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Nonceliac Gluten Intolerance - Follow Up Care?

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    Warrior Princess

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Posted 16 January 2013 - 04:35 PM

The modified Marsh classification of gluten-induced small-intestinal damage has been updated as of April 2012

Stage 0 Preinfiltrative mucosa; up to 30% of patients with dermatitis herpetiformis (DH) or
gluten ataxia have small-intestinal biopsy specimens that appear normal
Stage 1 Increase in the number of intraepithelial lymphocytes (IELs) to more than 30 per
100 enterocytes
Stage 2 Crypt hyperplasia. In addition to the increased IELs, there is an increase in crypt
depth without a reduction in villus height. Gluten challenge can induce these
changes, which can also be seen in 20% of untreated patients with dermatitis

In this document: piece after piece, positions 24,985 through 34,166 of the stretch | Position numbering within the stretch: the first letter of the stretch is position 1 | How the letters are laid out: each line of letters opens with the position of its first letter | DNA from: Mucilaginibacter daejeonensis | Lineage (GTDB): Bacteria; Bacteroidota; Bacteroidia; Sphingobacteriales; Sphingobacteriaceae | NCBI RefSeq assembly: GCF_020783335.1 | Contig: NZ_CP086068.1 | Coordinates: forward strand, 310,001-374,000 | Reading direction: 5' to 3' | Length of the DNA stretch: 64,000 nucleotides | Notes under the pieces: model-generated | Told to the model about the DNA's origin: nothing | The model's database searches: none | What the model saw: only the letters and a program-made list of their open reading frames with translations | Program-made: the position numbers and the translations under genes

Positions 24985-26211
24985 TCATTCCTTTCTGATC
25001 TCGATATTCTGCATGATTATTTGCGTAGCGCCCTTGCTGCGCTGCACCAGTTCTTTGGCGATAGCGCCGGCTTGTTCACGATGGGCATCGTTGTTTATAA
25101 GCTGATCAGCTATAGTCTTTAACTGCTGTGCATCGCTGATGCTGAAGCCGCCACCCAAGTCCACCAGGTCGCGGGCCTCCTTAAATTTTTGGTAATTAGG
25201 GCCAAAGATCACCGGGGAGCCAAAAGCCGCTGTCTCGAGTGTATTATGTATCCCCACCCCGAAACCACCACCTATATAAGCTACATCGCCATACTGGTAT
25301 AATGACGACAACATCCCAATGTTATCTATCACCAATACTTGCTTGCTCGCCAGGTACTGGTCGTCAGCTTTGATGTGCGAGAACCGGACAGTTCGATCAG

herpetiformis and celiac disease
Stage 3 Villous atrophy: A, partial; B, subtotal; C, total. This is the classic celiac lesion. It
is found in 40% of DH patients. Despite marked mucosal changes, many
individuals are asymptomatic and therefore classified as having subclinical or
silent cases. This lesion is characteristic of, but not diagnostic of, celiac disease
and can also be seen with severe giardiasis, infantile food sensitivities, graftversus-
host disease, chronic ischemia of the small intestine, tropical sprue,
immunoglobulin deficiencies, and other immune deficiencies and allograft

This is why diagnosis of celiac is based on several criteria, not just one.



".... Instead we find clinically useful the shifting to a quantitative approach that can be defined as the "4 out of 5" rule: the diagnosis of celiac disease is confirmed if at least 4 of the following 5 criteria are satisfied: typical symptoms of celiac disease; positivity of serum celiac disease immunoglobulin, A class autoantibodies at high titer; human leukocyte antigen (HLA)-DQ2 or DQ8 genotypes; celiac enteropathy at the small bowel biopsy; and response to the gluten-free diet."


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